Stuart Bradley is the founder and CEO of not one, but two companies – Carolina Speech Pathology LLC and Altaravision. We caught up with him on a busy Monday afternoon in between meetings, and he was gracious enough to take some time to talk with us about his experience as founder of Altaravision and the interesting journey of their flagship product, NDŌʜᴅ.

Put simply, NDŌʜᴅ is the most portable, high-definition endoscopic imaging system on the market today and an invaluable tool for speech pathologists. It has been extremely well received by the medical community, but its path from concept to market was not without its obstacles.

Where did the idea for NDŌʜᴅ come from? Because it is a very specific product.

It came from a need. Specifically, the need to be able to do machine vision on a Macintosh. Surprisingly, there really wasn’t any software that addressed it anywhere in the marketplace.

Would you mind just briefly explaining what machine vision is?

Sure. Machine vision is the ability for a computer to view imagery or an object, take that information and then display it. Essentially, it is a computer’s ability to see.

And the capacity to do that wasn’t on a Mac? That’s interesting.

Well, no. There was plenty of software out there, but it was all secondary purpose. The bigger issue was that nothing had the capabilities you would need in a medical setting.

It all comes down to video capture. All of the off-the-shelf software could capture images, but they suffered from significant lag. What you saw on the screen might be a full second behind what was happening in real time. That might not seem like much, but when you are dealing with medical procedures that kind of lag isn’t going to cut it.

I played around with off-the-shelf software for a number of years and finally found something I thought might work, but there were a ton of features that I didn’t want or need. I reached out to the developer to make me a one-off, but he was ultimately unable to deliver a final product. That’s what led me to Oak City Labs.

Once you had your software developer in Oak City Labs, what was the hardest part about going from this idea you had to an actual finished product?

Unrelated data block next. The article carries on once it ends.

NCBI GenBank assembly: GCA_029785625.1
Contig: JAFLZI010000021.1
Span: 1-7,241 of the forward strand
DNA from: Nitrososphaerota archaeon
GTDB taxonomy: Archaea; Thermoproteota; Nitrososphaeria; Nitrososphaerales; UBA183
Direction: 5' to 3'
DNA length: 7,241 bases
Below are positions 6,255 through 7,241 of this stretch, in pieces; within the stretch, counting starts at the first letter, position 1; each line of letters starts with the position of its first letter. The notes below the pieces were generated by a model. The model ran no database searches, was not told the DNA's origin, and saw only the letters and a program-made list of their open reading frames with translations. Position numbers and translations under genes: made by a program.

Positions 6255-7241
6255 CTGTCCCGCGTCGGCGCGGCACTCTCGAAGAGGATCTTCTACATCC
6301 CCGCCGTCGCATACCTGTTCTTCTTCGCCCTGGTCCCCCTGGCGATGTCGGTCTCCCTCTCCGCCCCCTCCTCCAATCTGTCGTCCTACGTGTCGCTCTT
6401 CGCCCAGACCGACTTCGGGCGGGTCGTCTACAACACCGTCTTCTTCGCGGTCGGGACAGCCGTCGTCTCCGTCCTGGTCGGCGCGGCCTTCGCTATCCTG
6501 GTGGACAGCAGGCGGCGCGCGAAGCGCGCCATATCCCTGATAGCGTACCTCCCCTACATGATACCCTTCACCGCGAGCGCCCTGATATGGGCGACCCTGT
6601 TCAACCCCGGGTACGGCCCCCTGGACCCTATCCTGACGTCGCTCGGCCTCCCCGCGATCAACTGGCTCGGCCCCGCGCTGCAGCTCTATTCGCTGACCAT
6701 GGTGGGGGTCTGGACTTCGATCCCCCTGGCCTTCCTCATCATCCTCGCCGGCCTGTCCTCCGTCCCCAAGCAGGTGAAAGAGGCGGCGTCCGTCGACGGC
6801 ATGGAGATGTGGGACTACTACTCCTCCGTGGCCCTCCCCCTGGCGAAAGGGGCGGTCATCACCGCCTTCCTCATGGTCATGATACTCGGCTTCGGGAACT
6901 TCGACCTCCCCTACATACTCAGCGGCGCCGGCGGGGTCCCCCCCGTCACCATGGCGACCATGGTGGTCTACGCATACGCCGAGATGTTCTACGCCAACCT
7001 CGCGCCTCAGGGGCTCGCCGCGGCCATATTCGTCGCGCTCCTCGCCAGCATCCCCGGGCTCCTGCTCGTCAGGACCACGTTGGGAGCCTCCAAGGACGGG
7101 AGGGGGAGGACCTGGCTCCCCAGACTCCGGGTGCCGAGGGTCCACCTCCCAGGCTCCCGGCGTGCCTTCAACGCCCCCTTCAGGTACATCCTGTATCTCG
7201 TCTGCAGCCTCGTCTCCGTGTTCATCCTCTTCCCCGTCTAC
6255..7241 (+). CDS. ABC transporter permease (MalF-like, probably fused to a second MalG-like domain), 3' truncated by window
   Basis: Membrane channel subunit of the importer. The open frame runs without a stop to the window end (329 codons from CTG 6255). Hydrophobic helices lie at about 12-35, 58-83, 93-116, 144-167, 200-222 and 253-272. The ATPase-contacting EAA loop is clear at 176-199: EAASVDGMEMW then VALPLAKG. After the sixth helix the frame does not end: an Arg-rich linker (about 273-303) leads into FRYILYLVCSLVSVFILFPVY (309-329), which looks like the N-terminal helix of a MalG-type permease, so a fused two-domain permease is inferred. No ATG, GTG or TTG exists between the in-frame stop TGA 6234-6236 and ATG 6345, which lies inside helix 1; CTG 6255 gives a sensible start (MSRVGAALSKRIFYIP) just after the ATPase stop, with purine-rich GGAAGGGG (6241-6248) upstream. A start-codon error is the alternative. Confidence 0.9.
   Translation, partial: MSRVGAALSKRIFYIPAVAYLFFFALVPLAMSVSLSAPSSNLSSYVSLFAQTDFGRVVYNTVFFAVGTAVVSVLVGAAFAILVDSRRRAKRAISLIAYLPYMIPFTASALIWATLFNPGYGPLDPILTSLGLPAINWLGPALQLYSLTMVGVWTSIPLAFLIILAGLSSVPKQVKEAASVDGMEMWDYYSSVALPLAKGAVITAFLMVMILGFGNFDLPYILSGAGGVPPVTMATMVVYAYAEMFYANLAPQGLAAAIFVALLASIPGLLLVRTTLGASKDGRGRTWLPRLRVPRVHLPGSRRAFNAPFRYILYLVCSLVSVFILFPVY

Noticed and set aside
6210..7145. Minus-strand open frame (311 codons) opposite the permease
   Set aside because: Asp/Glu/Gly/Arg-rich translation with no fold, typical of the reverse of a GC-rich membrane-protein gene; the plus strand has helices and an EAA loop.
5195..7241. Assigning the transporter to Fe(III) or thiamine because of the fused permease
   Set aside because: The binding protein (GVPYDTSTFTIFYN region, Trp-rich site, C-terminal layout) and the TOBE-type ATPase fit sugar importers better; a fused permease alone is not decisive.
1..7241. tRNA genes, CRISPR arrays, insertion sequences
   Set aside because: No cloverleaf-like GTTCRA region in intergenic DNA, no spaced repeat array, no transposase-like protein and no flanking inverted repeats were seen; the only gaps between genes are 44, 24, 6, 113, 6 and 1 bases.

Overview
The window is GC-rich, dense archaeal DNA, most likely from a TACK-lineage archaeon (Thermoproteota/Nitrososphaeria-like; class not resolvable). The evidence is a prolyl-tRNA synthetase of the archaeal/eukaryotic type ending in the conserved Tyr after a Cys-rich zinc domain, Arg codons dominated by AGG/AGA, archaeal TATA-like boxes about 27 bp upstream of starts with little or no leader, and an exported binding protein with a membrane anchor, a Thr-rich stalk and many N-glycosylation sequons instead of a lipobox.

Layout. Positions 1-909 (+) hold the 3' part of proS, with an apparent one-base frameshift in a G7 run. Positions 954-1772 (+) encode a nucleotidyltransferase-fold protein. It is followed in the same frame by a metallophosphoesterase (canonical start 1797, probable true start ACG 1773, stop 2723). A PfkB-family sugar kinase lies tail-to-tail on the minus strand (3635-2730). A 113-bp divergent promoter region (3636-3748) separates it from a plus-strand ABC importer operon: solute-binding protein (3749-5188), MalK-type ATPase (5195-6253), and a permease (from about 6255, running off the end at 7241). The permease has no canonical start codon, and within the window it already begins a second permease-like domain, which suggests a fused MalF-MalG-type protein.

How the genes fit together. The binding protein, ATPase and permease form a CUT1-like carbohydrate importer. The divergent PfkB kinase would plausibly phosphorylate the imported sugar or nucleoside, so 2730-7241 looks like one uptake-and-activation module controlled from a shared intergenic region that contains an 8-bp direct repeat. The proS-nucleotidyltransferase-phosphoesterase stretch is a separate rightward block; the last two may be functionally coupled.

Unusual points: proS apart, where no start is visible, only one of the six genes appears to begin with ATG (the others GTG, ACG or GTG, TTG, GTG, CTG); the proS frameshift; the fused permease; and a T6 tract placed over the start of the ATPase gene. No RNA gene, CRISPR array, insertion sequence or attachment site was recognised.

By far, the biggest hurdle was doing it in a way that maintains compliance with FDA regulations. Jay Lyerly, the one who was doing the coding, knew that from the start and was able to work with my FDA consultant in a way that we could survive an FDA audit.

The thing is, FDA audits are worse than IRS audits and you’re guaranteed to get one, whereas IRS audits are random. As a medical device company, we are audited every two years by the FDA. Thanks to Jay and Carol at OCL, we’ve been able to pass every single audit with zero deficiencies, which is nearly unheard of.

Was there a moment when you got NDŌʜᴅ out into the world and thought “ok, we did it.”

Yea, there was. With FDA-regulated software you actually do have to draw that line in the sand. Unlike other software development cycles, where updates are always being pushed out, you can’t do that with medical devices. It has to be the finished product from the day it comes out. If you add features, it has to go back through the FDA approval process, which, as you can imagine, is pretty lengthy.

If you could do it all over again, is there anything that you’d do differently?

We bootstrapped the entire thing, with CNP essentially acting like an angel investor for the product. That was really tough, especially when there are people out there actively looking for good products to invest in. If I had to do it again, I would have taken the time to seek out some outside investment instead of just jumping in and doing it all myself.

When you think about where you are today as a business owner, is there anything that sticks out to you as the thing you are most proud of?

Honestly, being able to take on, create, sell and make an actual viable business out of a medical device when I had no prior experience in that industry. I had owned Carolina Speech Pathology for years, but the journey with Altaravision and NDŌʜᴅ was an entirely new one.

What’s your favorite part about doing what you do?

It has to be the satisfaction I get from solving hard problems, and the fact that it’s never boring.

Finally, whenever you have clients or colleagues that are talking about Altaravision or the NDŌʜᴅ product, what do you want them to say or know about it?

I want them to know two things. First, I want them to know it works, and always works. Second, that it is designed to be incredibly easy to use. If you can use Facebook, you can use NDŌʜᴅ.

For more on Oak City Lab’s work with Stuart Bradley and Altavision, check out this article Jay wrote on Computer Vision for Medical Devices via Core Image. If you have an idea and need a software development partner, or if you just have some questions about the development process, we’d love to talk to you. Follow the link below to contact us!

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